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What Giving USA’s 2022 Report Means for Health Care Philanthropy



Each year, the Giving USA Annual Report on Philanthropy provides an informed guide around philanthropy, its impact, its trends and those who contributed. Advancing research, education and public understanding of philanthropy is the mission of Giving USA Foundation, founded by The Giving Institute. As a proud member of The Giving Institute, Accordant is thrilled to provide some initial insights into the findings, especially as it relates to the health care industry. Some of the data highlighted in this year’s report includes:

  1. Philanthropic giving continues to grow but lags GDP growth.

  2. Inflation poses risks to real fundraising growth.

  3. Transformational gifts are driving individual giving growth.

  4. Corporate giving showed strong growth.

  5. The COVID pandemic has changed giving.

  6. Innovation and flexibility drive results.


Let’s take a deeper dive into these highlights:

1. Philanthropic giving continues to grow but lags GDP growth.

Overall giving increased to $484.85 billion from $471.44 billion in 2020, growing nearly 3%, but lagged behind strong 2021 GDP growth of 10%. Giving in the health category increased 7.7% in 2021 rebounding from an overall decline in 2020 and demonstrating the strength of health care philanthropy efforts.


2. Inflation poses risks to real fundraising growth.

When adjusted for inflation, real growth was essentially flat in 2021. In 2022, giving will have to grow larger to overcome the effects of record inflation. With the current inflation rate exceeding 8.6%, our fundraising efforts will need to grow at 10% or more to show a real-growth increase over 2021. Achieving this growth may be challenging as portfolios and personal wealth are contracting with declining equity markets and inflationary pressure.


3. Transformational gifts are driving individual giving growth.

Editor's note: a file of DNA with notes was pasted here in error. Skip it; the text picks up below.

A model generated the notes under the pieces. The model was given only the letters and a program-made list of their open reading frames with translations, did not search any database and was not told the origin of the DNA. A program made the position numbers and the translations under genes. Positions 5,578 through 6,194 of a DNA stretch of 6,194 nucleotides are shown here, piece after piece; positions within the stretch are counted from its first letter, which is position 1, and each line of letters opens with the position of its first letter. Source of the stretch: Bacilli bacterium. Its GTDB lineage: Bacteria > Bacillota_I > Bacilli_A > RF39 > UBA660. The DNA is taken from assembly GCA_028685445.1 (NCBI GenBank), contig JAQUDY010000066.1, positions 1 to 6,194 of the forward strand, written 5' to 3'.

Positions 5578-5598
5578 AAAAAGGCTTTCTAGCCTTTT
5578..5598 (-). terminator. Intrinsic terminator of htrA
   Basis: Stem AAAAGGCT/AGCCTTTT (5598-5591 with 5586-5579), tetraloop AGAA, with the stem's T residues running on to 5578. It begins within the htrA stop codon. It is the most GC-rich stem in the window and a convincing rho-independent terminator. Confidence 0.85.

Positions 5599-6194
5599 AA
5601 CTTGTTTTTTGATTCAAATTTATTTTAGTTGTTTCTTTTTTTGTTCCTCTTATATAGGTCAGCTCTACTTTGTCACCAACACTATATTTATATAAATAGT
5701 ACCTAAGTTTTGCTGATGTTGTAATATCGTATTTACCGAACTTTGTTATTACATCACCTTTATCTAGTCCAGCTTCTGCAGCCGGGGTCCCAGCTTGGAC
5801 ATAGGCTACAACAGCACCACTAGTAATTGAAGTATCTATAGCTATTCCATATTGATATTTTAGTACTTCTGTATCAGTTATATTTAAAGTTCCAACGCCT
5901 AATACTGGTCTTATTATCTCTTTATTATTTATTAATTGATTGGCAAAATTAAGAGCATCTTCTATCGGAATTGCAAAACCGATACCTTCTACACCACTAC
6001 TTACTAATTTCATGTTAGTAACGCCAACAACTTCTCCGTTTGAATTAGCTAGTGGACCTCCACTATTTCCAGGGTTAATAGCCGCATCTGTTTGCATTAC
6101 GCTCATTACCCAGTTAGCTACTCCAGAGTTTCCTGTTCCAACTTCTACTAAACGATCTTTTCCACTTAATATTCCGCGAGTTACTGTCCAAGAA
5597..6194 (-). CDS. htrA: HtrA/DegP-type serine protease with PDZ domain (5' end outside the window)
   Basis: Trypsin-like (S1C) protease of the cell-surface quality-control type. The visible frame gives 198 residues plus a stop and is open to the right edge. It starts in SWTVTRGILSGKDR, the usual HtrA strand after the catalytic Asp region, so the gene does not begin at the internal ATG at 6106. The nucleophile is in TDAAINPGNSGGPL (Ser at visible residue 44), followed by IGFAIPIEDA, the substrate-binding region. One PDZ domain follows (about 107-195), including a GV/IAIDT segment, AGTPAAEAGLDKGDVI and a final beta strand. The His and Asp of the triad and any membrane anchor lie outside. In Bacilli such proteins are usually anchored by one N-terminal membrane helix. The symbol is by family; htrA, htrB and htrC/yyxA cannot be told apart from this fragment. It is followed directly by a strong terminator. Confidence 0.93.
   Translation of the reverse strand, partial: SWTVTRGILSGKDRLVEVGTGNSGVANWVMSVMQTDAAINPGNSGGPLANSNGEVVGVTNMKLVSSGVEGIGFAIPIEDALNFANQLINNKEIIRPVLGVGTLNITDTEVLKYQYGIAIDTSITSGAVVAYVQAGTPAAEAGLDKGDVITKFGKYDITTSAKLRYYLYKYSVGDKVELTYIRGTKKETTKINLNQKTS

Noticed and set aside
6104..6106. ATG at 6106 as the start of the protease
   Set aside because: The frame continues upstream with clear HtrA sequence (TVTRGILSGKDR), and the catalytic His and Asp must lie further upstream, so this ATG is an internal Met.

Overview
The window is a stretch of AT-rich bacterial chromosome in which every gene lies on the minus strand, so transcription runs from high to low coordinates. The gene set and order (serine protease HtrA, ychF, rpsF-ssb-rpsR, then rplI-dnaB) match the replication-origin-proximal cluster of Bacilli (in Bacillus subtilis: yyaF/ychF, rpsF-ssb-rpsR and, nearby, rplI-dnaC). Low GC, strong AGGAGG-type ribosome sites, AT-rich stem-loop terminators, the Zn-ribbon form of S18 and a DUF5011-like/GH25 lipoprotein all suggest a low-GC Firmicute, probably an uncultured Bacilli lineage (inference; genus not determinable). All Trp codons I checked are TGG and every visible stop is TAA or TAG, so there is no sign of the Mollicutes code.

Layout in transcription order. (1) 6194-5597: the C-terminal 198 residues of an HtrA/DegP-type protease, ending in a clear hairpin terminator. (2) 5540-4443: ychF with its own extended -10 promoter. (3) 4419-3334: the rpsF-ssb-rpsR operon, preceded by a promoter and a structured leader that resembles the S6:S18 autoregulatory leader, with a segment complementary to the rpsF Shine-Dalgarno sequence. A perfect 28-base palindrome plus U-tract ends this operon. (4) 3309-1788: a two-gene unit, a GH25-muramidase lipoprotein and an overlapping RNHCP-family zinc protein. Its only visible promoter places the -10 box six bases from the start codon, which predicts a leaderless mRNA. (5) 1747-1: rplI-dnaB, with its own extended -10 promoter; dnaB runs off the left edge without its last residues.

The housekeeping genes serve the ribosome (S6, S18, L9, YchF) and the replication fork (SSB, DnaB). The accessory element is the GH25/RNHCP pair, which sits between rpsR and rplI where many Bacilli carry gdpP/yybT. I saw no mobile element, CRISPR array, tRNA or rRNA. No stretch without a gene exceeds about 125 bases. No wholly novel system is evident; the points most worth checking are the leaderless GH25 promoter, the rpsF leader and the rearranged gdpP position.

Individual giving makes up the majority of overall giving at 67%, with transformational or mega gifts representing $15 billion, or more than 5% of individual giving. As the wealth gap increases, transformational gifts will become a larger share of individual philanthropy. The increase in these gifts represents a bright spot for organizations with strategies and capabilities in place to cultivate and engage major donors.


4. Corporate giving showed strong growth.

Even when adjusted for inflation, corporate giving showed strong growth at more than 15%. Factors that impacted this growth include a GDP increase of 10.1% and an increase of corporate pre-tax profits by 37.4%. It is clear that corporations experienced a rebound in 2021 from the recession of 2020.


5. The COVID pandemic has changed giving.

The COVID-19 pandemic imposed permanent changes and reinforced past understandings as donors adjusted their giving to reflect their current environment. These lessons offer philanthropy leaders unique insight into potential future shifts.

In 2020, giving shifted to urgent human services causes with strong brands such as Red Cross and Feeding America. Human services enjoyed significant growth while the arts, education and health all saw gifts decline. In 2021, as the pandemic ebbed, giving shifted away from human services and back to the arts, education and health. Corporate giving declined in 2020 amid the uncertainty of quarantines, work from home and shifting demands. In 2021, corporate giving bounced back to a nearly 25% increase (current dollars) amid record corporate profits and changing employee and customer attitudes.

6. Innovation and flexibility drive results.

Donors rewarded flexibility and innovation as nonprofits embraced virtual events, cryptocurrency and donor-advised funds. Social media events, Facebook Live fundraisers, Zoom meetings and other techniques are here to stay. In the future, donors will respond to new ways to support the causes they care about most.